Special Report: Why People are Leaving Your Company

According to a Gallup survey, 67% of U.S. employees are disengaged at work, 51% say they are actively looking for a new job or are open to one, and 47% say now is a good time to find a quality job.

In 2019, the U.S. quit rate was at an all-time high. People leave because they can. There were a lot of companies hiring!

Employees will leave and tell you it is because they received an offer for more money, or it is a closer drive, or more responsibility. If this is an employee you would like to keep, you may have already lost them. A counteroffer may help but many will say “too little too late.” To prevent this, you need to continually take the pulse of the environment, so you do not lose the people you want to keep.

In July of 2020, Gallup found a historic drop in employee engagement immediately following the killing of George Floyd. It fell from 38% to 31% of engaged workers.
Our lives are complicated, and we are impacted at work by what goes on in our personal lives; and we are impacted in our personal lives by what goes on at work. If we feel that our employer cares about social justice, about us individually, about the environment, or any other issues, it will have an impact on part of the population who believes their employer should align with their beliefs.

They also found the actively disengaged at work range from 13-15% of the employee pool. Consider that these employees are often the ones making the lives of the other people at work, miserable! We have to address, coach, and potentially redirect these people at work. Otherwise, they will spread the negativity and that will impact morale and productivity.

People will leave at the drop of a hat because they can. However, there are things you can do to create the workplace that people can’t imagine leaving!

1. Their leader – You have heard it before: Employees quit their leader not their job. So often this is the case. It goes deeper. The boss does not have to be horrible, but it could be that there is no meaningful connection. It’s just somebody they know. With no real relationship, people don’t feel a part of something. They don’t feel valued or appreciated.

2. My work/life blends way too much together–Everyone wants to be happy and do good work. Work time and personal time blend together so much anymore, especially if you are living and working in the same space. If you’re unhappy in one, it will impact the other. Helping employees create quality time away from work in the off hours makes for happier, more well rested employees.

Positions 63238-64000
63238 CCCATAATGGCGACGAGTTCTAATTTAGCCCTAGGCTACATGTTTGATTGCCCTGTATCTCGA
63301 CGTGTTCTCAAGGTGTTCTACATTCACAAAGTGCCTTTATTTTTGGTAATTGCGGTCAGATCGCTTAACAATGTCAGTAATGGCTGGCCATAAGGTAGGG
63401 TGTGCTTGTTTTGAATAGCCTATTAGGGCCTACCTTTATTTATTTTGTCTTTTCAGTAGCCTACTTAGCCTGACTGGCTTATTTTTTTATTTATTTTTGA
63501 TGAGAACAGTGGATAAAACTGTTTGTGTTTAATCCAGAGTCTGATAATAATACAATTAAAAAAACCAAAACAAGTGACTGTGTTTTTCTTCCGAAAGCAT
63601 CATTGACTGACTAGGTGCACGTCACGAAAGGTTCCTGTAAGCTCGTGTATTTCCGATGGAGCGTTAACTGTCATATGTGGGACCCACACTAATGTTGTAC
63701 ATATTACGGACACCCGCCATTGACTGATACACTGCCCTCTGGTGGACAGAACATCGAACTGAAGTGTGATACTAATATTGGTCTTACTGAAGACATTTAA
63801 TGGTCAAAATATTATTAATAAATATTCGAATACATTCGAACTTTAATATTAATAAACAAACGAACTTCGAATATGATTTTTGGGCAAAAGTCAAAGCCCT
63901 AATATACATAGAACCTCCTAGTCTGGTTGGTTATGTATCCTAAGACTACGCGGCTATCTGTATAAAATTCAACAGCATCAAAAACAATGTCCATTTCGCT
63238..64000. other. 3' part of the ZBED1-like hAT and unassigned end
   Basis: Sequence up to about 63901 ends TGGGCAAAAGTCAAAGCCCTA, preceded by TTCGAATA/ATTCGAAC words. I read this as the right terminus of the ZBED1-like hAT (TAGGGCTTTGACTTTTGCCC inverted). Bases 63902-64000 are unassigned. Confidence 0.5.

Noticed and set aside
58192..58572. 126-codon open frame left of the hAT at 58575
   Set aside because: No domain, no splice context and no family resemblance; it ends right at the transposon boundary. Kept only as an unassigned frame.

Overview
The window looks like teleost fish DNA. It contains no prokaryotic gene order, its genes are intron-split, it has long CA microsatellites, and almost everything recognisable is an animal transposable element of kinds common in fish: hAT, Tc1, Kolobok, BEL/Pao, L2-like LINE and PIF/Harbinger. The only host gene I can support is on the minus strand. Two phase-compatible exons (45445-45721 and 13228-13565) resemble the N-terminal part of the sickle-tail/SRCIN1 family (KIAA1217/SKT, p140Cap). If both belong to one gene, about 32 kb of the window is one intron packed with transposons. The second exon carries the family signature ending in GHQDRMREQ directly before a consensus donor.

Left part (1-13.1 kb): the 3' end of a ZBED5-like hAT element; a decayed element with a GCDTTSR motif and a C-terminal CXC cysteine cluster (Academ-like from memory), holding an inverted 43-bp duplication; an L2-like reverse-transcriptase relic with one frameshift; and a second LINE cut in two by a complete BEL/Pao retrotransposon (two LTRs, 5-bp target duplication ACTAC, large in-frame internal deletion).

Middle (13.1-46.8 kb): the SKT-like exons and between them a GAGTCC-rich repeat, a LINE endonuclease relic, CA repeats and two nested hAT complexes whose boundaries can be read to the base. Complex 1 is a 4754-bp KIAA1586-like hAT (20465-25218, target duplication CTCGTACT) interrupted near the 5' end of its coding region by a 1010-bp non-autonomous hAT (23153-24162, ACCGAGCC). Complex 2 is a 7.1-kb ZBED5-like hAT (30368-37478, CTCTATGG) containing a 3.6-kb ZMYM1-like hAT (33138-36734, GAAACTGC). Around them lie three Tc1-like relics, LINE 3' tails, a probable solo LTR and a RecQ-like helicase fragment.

3. No relationships with co-workers– You cannot feel engaged or be highly productive without good relationships with your co-workers. Feeling included and liked is important. Remember Maslow’s Hierarchy of Needs? The third level of needs is love and belonging which means friendships and a sense of connection.
When co-workers do not connect, you will never have teams as productive and innovative as you could have otherwise.

4. They don’t like the work–This is from the Pike Place Fish Market in Seattle. They became popular because of the fun work environment they created. They toss the fish, have chants while they are throwing, and make it an amazing experience that customers will even stop and watch! If the fish market can do it, so can you.

Noprofessionaldevelopmentopportunities–Thisisahugedrawfor employees between the ages of 18-39, more than any other groups (although, don’t neglect the development of the rest of them!) In February of 2019, LinkedIn found that 94% of employees say they would stay at a company longer if they were getting development opportunities. Create them!

6. No one asks them their dreams– People do not stay with a leader
that does not care about them.

7. No recognition for a job well done–Never underestimate the power of a thank you.
Researchers Adam M. Grant and Francesco Gino studied the impact of a sincere ‘Thank You’ in the workplace. Their findings show a 50 percent increase in the amount of additional help being offered as a result of the appreciation. That’s HUGE.
In a related experiment by the same researchers, the Director of an organization personally thanked half the staff for their contribution to the company. The result? A 50% increase in sales calls the following week from the half who had been shown gratitude. Talk about impacting the bottom line at zero net cost. From HuffPost, Nov 2017

8. Lack of trust in the leadership and the company – According to Gallup, 27% of people surveyed said they don’t feel their leadership takes action on the feedback they provide. They can’t trust them to do it. Once the trust is gone, it is very difficult to earn it back.

9. No Autonomy or empowerment– When they do not feel empowered, they will do enough to not get fired but they will not go above the call of duty.

10. Poor communication – Poor communication causes friction because people will fill the gaps in their own minds when the leader has not communicated. And often, their mind will go right to the worst-case scenario! Then we deal with confirmation bias, and they think “Oh, I knew s/he liked that group better than our group.”
Poor communication leads to so many other things, too. It leads to low morale, mistakes, inefficiencies, less innovation, less collaboration, and ultimately higher turnover.

When employees are disengaged, they are:
*negatively impacting your outcomes through work avoidance.
*scared to ask questions because good relationships have not been established. *not going to go over and above the call of duty.
*talking badly about your company on social and in person.
******Just like your customers, if you don’t take care of your employees, someone else will.

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